Year of Award
Master of Arts (MA)
Department or School/College
Department of Psychology
Nabil Haddad, Jerry Smith
Betta splendens, photocycle, self control
University of Montana
The present study examined the effect of varying light cycles on self-control in Siamese fighting fish (Betta splendens). The subjects included 16 male Betta splendens, and instrumental choice trials were run. A subject began each trial in the start box and, when a guillotine divider door was lifted, entered one side of a divided terminus. The checkerboard side of the choice door represented either the smaller, more immediate choice (SS) or the larger, more delayed choice (LL). When the subject had entered one side of the goal box, the guillotine divider door was lowered and the subject was given food pellets, 1 pellet immediately or 3 pellets after 18 seconds, depending on which side of the choice door the subject entered. Prior to and during these trials, subjects experienced various levels of daily light exposure (12:12 h light-dark or 6:18 h light-dark). Fish exposed to 6 hours of light and 18 hours of darkness were expected to have more impulsive choices, while fish exposed to 12 hours of light and 12 hours of darkness were expected to exhibit more self-control choices. Contrary to the hypothesis, fish exposed to 6 hours of light and 18 hours of darkness exhibited more self-control choices than fish exposed to 12 hours of light and 12 hours of darkness.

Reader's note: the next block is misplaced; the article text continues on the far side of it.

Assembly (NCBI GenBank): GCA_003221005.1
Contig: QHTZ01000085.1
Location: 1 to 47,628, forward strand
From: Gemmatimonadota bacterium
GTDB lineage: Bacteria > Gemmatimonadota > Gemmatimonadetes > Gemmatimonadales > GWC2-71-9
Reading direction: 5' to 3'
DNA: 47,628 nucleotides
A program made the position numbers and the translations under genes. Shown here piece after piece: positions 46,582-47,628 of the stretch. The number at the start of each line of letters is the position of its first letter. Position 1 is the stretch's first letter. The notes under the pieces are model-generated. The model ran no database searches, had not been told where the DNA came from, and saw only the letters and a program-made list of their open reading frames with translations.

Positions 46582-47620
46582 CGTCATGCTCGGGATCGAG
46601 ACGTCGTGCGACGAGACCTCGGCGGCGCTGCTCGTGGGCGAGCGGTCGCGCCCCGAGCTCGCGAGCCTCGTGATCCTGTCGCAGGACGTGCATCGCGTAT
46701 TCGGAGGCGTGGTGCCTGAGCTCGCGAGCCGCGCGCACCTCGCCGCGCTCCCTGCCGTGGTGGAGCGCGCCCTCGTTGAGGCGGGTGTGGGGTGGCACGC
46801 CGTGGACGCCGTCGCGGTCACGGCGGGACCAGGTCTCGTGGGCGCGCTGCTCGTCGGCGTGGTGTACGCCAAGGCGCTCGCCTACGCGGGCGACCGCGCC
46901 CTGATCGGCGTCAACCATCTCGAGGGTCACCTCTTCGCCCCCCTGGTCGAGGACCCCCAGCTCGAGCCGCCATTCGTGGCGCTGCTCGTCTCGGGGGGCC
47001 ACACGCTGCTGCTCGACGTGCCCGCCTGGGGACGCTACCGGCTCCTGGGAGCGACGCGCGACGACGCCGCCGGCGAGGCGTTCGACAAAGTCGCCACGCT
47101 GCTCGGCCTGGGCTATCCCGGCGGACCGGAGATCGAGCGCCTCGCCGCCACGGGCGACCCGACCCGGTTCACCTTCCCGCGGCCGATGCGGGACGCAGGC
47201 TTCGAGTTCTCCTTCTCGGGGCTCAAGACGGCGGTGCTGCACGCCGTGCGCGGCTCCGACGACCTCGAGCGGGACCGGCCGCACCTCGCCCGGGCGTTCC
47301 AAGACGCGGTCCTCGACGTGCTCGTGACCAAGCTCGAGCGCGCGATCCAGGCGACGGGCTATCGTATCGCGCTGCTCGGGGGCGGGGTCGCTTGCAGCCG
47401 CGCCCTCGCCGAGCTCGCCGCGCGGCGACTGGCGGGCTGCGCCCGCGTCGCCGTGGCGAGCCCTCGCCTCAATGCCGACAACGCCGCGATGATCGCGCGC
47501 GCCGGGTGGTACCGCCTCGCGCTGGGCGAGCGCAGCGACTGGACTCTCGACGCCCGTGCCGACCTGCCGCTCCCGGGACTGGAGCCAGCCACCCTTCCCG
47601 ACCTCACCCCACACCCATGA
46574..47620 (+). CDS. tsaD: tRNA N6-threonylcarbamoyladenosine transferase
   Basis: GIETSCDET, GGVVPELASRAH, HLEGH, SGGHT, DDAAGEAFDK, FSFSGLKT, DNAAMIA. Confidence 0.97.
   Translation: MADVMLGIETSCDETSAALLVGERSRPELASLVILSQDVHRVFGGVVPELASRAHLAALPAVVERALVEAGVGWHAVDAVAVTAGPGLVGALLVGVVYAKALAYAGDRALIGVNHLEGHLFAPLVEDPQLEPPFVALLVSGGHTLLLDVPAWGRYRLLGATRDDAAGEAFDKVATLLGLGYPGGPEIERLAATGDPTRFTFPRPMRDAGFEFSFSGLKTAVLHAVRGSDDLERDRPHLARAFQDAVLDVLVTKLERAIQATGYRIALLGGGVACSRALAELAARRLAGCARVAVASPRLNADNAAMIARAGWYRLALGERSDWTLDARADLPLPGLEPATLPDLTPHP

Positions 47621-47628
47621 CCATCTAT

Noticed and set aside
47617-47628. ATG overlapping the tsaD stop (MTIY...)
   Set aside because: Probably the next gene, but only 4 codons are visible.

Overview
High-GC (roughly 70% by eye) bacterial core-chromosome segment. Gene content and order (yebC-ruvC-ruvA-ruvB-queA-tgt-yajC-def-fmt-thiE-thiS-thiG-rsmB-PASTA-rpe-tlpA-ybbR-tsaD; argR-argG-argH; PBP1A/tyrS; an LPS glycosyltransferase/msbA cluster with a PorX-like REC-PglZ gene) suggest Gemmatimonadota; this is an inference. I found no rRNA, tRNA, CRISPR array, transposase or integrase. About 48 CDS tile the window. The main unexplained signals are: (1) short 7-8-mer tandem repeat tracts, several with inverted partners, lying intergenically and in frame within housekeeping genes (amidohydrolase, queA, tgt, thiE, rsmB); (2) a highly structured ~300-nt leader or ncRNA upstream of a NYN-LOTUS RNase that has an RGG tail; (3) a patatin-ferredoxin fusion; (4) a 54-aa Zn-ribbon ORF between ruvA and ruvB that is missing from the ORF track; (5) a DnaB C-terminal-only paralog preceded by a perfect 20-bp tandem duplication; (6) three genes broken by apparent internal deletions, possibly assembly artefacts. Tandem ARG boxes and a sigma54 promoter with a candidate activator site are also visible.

Lamp, Kathryn Gwen, "The Effect of Photocycle on Self-Control in Betta splendens" (2012). Graduate Student Theses, Dissertations, & Professional Papers. 991.
© Copyright 2012 Kathryn Gwen Lamp